Monday, February 16, 2009

Suzuki SX4: A car that makes good economic sense

If you're a commuter on a tight budget (and who isn't these days?), the 2009 Suzuki SX4 crossover provides an inexpensive, versatile vehicle that goes easy on gas.
This five-door hatchback comes with either front-wheel or all-wheel drive, which presumably allows it to be included in the ever-expanding crossover category, even if it looks more like a compact wagon.
Our tester had front-wheel drive and a 2.0-liter 16-valve, four-cylinder engine that made 143 horsepower and 136 pounds-feet of torque.
It was mated to a five-speed manual transmission; a four-speed automatic tranny is optional.
Gas mileage is listed at 22 mpg city, 29 highway, according to EPA.
On the all-wheel-drive models, there are three modes available with the flip of the console-mounted switch: front-wheel drive, for dry pavement; auto mode, which distributes power according to traction; and lock mode, which sends power to all four wheels for slow going in snow or mud.
The squat SX4, with 16-inch wheels, provides a surprisingly solid ride for a subcompact.
You won't feel the buffeting of the wind as tractor-trailers pass by you.
And the engine lets you keep pace with most traffic.
To add to its compelling value proposition, the SX4 is the first car in America with a sticker price that starts under $16,000 with a navigation system as standard equipment.
While standard nav systems are becoming more common in a number of models, you really can't get them in economy cars without paying a hefty premium.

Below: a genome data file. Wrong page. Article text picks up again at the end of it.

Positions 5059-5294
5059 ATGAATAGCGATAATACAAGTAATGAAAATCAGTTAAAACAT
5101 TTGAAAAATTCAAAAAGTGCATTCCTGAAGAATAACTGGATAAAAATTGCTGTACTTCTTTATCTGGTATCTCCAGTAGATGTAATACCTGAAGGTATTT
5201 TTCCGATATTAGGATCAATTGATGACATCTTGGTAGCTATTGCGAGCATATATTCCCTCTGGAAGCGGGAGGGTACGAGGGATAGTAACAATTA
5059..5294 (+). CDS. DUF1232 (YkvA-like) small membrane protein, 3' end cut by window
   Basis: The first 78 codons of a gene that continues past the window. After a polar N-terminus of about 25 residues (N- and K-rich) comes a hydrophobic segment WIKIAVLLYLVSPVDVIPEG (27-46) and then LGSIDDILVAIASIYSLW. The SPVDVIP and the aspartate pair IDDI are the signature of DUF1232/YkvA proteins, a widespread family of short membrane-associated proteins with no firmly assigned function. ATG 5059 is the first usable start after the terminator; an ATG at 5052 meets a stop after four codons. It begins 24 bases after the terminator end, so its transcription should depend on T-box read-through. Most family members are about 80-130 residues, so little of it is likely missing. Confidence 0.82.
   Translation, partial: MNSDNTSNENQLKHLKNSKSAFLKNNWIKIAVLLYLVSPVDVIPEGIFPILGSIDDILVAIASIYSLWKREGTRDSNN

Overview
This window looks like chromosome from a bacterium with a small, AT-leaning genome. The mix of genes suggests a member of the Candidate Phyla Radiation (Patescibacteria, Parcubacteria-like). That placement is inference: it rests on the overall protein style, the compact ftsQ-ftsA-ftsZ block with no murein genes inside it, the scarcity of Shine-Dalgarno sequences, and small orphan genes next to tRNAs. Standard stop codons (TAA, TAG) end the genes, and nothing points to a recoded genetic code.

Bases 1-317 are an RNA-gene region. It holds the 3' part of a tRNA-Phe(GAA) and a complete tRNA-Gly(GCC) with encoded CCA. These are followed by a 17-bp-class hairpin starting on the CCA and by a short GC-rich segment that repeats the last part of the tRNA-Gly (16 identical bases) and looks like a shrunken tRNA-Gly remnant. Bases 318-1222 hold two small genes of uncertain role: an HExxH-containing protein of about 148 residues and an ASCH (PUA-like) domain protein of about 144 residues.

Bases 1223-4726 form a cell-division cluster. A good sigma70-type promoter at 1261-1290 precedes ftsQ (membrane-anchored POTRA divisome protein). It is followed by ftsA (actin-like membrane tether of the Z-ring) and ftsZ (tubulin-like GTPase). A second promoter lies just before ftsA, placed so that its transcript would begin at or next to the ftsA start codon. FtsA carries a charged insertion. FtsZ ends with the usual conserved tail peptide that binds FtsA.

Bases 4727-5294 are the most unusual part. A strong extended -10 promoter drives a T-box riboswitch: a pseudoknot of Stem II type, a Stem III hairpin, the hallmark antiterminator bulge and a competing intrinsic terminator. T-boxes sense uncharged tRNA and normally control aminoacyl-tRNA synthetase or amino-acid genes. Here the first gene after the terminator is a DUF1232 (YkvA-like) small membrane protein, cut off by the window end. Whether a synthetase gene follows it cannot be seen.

The SX4 also comes with electronic stability control with traction control, nine-speaker sound system, keyless entry and start system, cruise control and leather-wrapped steering wheel with audio controls.
You might not expect to find an interior as sharp and clean as this one on an economy car.
Seating for up to five passengers is adequate, and the dashboard controls are neatly placed and easy to comprehend.
Six air bags are standard on the SX4, including side curtain air bags for front and rear passengers.
Also standard: power windows, locks and mirrors, remote keyless entry and a tire pressure monitoring system.
The covered cargo area in the hatchback has 9.5 cubic feet.
The rear seats fold and flip to provide a total of 22 cubic feet of cargo space.
Suzuki offers a 100,000-mile, seven-year limited warranty on the powertrain, along with what the company calls "24/7/365 roadside assistance."
The overall design of the SX4 really grew on us the longer we had it.
Like most crossovers, its tailgate opens to fold-down rear seats that provide additional cargo space.
From front to rear, the lines seem to form some sort of wedge, but that look is somewhat offset by its tall greenhouse.
The sizable windshield descends toward the hood, which has a bit of a curved shape that extends to the front fenders.
The triangular windows at the front end of the front doors are distinctive, but also functional, because they enhance visibility ever so slightly.
The driving experience was quite pleasant, despite a fair amount of engine noise at highway speeds.
The gearshift throws on the manual transmission were very well placed.
Sometimes at high speeds, we wished there were a sixth gear, and we couldn't help but wonder if that might have improved fuel economy just a bit.
Suzuki says the SX4 goes from zero to 60 mph in about 8.3 seconds.
While that's not blazing speed, it is surely enough to give you the right amount of push to merge onto busy freeways.
The sticker price for our tester was $16,373.
For all that you get, that's quite a value.
The SX4 is an economy car that makes sense, even in an economic environment in which little else does.

Body style: Five-door hatchback
Price: $16,373
Drive: Front-wheel; all-wheel optional
Seating: Two in front, three in rear
Engine: 2-liter inline four-cylinder
Transmission: Five-speed manual; four-speed automatic
Miles per gallon of fuel: EPA estimate 22 city / 29 highway

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